Sal Mingoia, on right, was a musician from a young age. Photo from SCPD

His daughters said while they both saw Mingoia as the best dad ever and knew how beloved he was by peers and colleagues, it wasn’t until the wake that they grasped just how many lives he touched. During the first service alone, Samantha said nearly 800 people, maybe more, showed up creating a huge line that wrapped around O.B. Davis Funeral Home in Miller Place and stretched down the street. Even a friend of his from kindergarten, from North Carolina, came to pay his respects.

“They all said the same thing — that he treated them like they were the most important people to him,” Samantha Mingoia said. “He always made everyone feel so special.”

A graduate of Centereach High School, Mingoia, one of seven children, played football and competed in track and field while excelling in math and science. An avid musician from the moment he was able to hold a guitar, he played in numerous bands throughout his life, the first being a family band with his father and brothers.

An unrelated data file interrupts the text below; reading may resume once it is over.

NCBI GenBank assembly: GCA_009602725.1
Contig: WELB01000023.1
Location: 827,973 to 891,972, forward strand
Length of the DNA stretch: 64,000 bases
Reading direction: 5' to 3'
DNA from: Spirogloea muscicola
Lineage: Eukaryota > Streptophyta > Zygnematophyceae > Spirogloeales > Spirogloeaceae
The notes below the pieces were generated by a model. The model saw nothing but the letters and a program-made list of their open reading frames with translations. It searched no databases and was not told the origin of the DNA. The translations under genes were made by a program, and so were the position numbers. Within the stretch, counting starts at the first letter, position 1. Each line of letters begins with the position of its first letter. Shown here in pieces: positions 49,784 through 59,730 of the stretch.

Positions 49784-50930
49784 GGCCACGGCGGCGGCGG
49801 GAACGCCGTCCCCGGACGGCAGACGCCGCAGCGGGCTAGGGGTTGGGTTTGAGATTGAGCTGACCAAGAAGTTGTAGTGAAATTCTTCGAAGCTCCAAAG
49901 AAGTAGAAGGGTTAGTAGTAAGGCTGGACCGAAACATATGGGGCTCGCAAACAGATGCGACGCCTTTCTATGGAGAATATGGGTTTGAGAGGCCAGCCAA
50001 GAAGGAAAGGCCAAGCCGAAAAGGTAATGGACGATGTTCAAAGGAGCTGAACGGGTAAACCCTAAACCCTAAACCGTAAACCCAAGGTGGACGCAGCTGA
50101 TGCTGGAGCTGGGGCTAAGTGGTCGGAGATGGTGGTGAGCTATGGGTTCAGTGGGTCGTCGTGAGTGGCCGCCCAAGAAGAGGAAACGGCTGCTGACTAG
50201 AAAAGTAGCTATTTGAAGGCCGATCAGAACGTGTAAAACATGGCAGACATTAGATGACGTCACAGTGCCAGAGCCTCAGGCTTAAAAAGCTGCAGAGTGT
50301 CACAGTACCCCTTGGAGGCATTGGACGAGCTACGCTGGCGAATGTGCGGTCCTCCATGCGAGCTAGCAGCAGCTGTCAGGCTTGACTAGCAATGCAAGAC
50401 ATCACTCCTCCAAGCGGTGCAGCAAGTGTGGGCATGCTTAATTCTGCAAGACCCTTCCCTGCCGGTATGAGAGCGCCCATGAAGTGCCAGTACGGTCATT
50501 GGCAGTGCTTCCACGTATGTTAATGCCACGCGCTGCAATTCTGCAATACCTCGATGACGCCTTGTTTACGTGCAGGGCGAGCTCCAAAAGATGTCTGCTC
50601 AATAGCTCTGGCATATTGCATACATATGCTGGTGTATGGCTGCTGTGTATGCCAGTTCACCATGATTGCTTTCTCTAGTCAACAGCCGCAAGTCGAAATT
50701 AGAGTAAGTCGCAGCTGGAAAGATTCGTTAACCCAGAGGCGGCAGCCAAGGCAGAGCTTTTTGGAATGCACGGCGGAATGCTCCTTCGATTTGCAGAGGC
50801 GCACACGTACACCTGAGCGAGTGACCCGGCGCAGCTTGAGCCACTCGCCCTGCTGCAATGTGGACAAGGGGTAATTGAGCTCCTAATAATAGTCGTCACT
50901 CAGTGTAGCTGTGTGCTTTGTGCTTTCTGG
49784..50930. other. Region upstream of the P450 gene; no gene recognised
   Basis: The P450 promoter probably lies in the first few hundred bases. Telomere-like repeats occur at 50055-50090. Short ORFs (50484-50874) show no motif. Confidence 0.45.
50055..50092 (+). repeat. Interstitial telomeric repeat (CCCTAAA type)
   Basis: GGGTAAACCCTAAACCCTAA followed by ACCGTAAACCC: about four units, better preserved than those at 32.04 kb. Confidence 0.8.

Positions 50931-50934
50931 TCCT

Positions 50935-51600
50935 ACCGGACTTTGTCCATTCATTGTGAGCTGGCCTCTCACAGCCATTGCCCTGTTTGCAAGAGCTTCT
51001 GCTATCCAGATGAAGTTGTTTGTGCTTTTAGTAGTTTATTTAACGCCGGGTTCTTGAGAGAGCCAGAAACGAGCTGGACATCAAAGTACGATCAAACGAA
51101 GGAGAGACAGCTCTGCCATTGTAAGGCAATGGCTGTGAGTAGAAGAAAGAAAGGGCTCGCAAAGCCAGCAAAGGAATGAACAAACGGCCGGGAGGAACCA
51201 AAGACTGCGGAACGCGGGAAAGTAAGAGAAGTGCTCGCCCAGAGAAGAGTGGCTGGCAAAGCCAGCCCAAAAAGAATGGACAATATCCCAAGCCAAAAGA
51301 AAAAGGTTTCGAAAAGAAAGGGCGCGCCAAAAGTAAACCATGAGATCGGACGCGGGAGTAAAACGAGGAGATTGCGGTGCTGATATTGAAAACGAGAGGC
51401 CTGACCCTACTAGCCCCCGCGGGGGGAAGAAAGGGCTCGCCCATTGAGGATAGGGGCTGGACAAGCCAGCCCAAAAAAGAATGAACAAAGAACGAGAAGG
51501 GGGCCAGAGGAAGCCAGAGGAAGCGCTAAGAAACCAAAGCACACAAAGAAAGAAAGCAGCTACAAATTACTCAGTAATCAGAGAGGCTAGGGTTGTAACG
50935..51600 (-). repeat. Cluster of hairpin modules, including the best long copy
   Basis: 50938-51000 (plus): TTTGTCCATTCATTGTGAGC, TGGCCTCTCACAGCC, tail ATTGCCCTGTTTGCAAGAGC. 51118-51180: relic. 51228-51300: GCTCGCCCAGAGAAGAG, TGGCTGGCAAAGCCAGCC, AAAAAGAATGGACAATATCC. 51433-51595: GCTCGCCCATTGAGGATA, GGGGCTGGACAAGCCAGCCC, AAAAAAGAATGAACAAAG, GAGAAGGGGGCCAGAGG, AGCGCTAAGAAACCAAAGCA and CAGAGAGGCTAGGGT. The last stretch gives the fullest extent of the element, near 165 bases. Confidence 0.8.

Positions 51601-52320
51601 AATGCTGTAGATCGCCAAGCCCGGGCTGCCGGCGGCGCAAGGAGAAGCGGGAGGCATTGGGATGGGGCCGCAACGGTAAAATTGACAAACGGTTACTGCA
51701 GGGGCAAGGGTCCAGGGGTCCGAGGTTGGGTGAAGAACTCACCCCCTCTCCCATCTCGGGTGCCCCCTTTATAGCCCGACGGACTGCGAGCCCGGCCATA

“He was talented, handsome, nice, always good to people — he was just born special,” said his older sister Eydie Gangitano. “And I’ve got to tell you, I think Sal was my mother’s favorite, I really think he was. And we didn’t care, because he was all of our favorite.”

“He was talented, handsome, nice, always good to people — he was just born special.”

— Eydie Gangitano

Mike Pollice, a friend of Mingoia’s for more than 40 years, met him in school and said although they were on opposite ends of the spectrum — Mingoia being seemingly well-grounded while Pollice was a self-
proclaimed “troubled kid” — Mingoia saw past that, and initiated a conversation with him over music. The two had played in bands together ever since.

“He had a heart like nobody else,” Pollice said, who described Mingoia as the salt of the Earth. “I really would not be the man I am today if it weren’t for him. The path he led me down with music served me well and kept me out of a lot of bad things in my younger days. In school, he was the guy who stuck up for people getting picked on. He was a friend to everyone. A very rare kind of person.”